GAMBIER, JAMES. (1723–1789). British admiral. Gambier, the grandson of a Huguenot refugee, became a naval lieutenant in 1743, a captain in 1747, and served at Louisburg (1758), Guadeloupe, Martinique, and Quiberon Bay (1759). In 1770 he was the commodore commanding the North American station, after which he held administrative posts. Rising to rear admiral in 1778, he was Richard Lord Howe's second in command at New York, where he supervised refitting and repairs. He was commander in chief from Howe's departure until John Byron arrived on 1 October, and from Byron's departure until Thomas Graves took over in 1779. Before he sailed for home on 6 April, Gambier had shown his inability to cope with a senior wartime command. He rose to vice admiral in 1782 and was commander in chief at Jamaica in 1783–1784. He died at Bath on 8 January 1789. Admiral Lord Gambier was his nephew.
Syrett, David. "'This penurious old reptile': Rear-Admiral James Gambier and the American war." Historical Research 74 (2001): 63-76.
revised by John Oliphant
"Gambier, James." Encyclopedia of the American Revolution: Library of Military History. . Encyclopedia.com. (January 16, 2019). https://www.encyclopedia.com/history/encyclopedias-almanacs-transcripts-and-maps/gambier-james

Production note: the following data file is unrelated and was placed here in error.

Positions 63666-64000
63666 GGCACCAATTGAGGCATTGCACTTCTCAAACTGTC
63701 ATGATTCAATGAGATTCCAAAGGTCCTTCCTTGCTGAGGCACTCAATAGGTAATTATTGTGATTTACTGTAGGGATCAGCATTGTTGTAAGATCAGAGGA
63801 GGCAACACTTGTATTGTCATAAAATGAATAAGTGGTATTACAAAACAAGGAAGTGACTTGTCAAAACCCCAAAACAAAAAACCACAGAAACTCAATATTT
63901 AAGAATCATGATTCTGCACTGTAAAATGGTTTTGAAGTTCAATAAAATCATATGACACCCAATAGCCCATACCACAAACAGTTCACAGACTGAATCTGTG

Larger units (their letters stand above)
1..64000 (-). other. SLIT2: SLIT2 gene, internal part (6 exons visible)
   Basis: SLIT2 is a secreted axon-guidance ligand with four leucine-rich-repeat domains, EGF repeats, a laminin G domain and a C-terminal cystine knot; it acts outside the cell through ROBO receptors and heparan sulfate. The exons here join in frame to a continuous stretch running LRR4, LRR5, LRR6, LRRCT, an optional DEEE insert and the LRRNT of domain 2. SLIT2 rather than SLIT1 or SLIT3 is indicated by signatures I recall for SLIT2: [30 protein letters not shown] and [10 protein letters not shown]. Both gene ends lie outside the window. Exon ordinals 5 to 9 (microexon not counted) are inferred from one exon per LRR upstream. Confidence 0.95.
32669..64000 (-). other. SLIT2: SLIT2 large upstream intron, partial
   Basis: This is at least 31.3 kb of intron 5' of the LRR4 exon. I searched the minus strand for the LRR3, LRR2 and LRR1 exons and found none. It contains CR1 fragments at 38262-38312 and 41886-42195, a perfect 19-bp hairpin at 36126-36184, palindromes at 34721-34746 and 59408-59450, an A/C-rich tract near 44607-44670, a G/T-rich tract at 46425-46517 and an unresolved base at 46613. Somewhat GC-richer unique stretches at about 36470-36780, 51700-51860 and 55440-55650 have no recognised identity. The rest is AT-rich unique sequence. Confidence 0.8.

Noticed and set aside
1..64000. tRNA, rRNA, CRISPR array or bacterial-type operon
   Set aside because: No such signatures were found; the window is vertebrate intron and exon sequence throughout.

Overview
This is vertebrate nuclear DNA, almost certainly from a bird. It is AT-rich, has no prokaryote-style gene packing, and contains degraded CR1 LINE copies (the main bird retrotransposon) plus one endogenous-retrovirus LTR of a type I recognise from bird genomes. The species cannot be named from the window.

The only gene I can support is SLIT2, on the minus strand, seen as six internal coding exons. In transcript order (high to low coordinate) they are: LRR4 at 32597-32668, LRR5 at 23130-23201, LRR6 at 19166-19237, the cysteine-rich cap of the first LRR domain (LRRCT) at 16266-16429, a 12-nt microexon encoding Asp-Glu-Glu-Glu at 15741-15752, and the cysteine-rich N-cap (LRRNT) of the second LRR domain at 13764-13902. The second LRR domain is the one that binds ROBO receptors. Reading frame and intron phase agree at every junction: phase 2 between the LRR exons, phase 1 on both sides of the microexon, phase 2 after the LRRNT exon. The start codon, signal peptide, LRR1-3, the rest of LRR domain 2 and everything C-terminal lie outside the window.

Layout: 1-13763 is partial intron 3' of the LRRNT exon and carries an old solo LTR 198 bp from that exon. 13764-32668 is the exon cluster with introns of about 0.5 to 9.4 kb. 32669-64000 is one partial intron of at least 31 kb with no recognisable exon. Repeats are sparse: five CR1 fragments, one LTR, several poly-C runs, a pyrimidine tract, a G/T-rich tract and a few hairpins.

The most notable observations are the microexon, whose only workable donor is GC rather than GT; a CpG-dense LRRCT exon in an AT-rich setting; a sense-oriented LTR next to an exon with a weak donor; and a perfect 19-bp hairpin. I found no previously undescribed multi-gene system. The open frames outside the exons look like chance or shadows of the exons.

"Gambier, James." Encyclopedia of the American Revolution: Library of Military History. . Retrieved January 16, 2019 from Encyclopedia.com: https://www.encyclopedia.com/history/encyclopedias-almanacs-transcripts-and-maps/gambier-james
Encyclopedia.com gives you the ability to cite reference entries and articles according to common styles from the Modern Language Association (MLA), The Chicago Manual of Style, and the American Psychological Association (APA).
Within the “Cite this article” tool, pick a style to see how all available information looks when formatted according to that style. Then, copy and paste the text into your bibliography or works cited list.
Because each style has its own formatting nuances that evolve over time and not all information is available for every reference entry or article, Encyclopedia.com cannot guarantee each citation it generates. Therefore, it’s best to use Encyclopedia.com citations as a starting point before checking the style against your school or publication’s requirements and the most-recent information available at these sites:
Modern Language Association
The Chicago Manual of Style
American Psychological Association
- Most online reference entries and articles do not have page numbers. Therefore, that information is unavailable for most Encyclopedia.com content. However, the date of retrieval is often important. Refer to each style’s convention regarding the best way to format page numbers and retrieval dates.
- In addition to the MLA, Chicago, and APA styles, your school, university, publication, or institution may have its own requirements for citations. Therefore, be sure to refer to those guidelines when editing your bibliography or works cited list.